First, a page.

UBC Theses and Dissertations

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UBC Theses and Dissertations

At the intersection of risk : understanding youth who experience both homelessness and parental mental illness Raithby, Tess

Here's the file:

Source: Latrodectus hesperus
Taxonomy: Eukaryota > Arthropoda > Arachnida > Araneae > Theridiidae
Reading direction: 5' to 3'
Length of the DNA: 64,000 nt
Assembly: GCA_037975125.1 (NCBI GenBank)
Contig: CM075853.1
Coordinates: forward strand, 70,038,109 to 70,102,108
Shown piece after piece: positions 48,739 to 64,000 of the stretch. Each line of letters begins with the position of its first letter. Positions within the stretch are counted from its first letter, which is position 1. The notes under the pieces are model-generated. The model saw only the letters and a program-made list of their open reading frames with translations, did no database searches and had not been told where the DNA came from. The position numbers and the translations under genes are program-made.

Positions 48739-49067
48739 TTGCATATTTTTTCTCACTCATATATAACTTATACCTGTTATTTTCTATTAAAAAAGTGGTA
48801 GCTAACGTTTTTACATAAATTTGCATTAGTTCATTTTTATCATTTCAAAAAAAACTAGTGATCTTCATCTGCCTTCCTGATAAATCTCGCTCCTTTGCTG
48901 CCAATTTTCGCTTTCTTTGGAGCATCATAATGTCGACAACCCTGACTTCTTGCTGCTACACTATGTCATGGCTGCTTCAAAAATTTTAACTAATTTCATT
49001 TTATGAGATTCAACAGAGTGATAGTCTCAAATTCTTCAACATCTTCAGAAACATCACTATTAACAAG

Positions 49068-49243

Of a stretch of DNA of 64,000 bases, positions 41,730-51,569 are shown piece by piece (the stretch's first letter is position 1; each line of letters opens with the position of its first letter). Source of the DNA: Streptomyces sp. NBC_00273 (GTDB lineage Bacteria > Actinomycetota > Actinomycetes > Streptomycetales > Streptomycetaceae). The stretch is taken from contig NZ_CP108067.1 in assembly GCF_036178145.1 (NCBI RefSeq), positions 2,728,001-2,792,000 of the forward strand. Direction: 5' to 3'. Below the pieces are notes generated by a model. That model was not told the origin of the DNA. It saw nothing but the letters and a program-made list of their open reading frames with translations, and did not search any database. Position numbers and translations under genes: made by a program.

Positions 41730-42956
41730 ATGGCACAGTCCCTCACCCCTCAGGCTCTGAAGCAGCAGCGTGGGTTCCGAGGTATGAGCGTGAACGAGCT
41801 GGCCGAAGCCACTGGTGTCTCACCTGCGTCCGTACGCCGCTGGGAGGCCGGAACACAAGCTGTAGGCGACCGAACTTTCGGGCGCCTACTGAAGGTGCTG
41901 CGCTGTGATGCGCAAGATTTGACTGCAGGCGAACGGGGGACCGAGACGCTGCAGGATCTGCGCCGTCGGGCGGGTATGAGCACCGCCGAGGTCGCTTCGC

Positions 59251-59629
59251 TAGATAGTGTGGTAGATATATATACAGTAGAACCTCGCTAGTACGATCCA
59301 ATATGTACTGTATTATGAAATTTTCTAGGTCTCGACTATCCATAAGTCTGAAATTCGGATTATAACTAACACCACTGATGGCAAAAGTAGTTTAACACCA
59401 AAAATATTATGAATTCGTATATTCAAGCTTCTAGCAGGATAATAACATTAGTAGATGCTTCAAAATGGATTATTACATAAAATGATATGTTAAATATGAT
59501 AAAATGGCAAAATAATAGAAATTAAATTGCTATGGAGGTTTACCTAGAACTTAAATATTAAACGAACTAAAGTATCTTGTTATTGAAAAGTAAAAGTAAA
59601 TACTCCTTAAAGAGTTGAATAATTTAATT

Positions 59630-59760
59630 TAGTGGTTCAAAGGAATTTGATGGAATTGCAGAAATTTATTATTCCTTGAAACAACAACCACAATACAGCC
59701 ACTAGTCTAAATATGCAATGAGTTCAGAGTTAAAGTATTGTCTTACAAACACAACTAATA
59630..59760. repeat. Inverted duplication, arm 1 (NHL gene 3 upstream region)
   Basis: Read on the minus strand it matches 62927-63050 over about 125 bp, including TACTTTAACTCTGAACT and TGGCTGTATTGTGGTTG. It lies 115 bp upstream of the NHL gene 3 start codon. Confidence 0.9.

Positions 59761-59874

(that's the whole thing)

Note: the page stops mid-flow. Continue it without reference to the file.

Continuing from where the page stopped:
Youth of parents experiencing mental illness are overrepresented amongst homeless and street-involved youth. Understanding the relationship between parental mental illness and youth wellbeing within this population is vital to providing support. This study had two objectives. The first was to describe the lives of youth experiencing this crossover of homelessness and parental mental illness. The second was to determine the relationship between the number of parents experiencing mental illness that a youth has and their wellbeing. Youth with parents experiencing mental illness were at higher risk for relational, environmental, physical and mental health challenges than their street-involved peers who did not have parents with mental illness. Youth who reported both parents as having mental illness experienced the greatest difficulty, followed by youth with one parent with mental illness, then by youth with neither parent with mental illness, suggesting that the challenge experienced was incremental to the number of parents with mental illness. The only area of wellbeing where youth of parents with mental illness did not differ from their peers without parents with mental illness was in their school attendance and aspirations, as well as their thoughts on where they would be in the future, which were largely hopeful. As this population becomes known to front line workers, policy influencers, and policy makers, there is a need for further support that fits with their unique needs. The resources that the youth identified as needed in communities across British Columbia were safe and affordable housing, job training, food, mental health supports, and more. Acknowledging this population of youth experiencing the intersection of both homelessness and parental mental illness means bringing to light their prevalence as well as addressing their difficulties with appropriate and wanted services.

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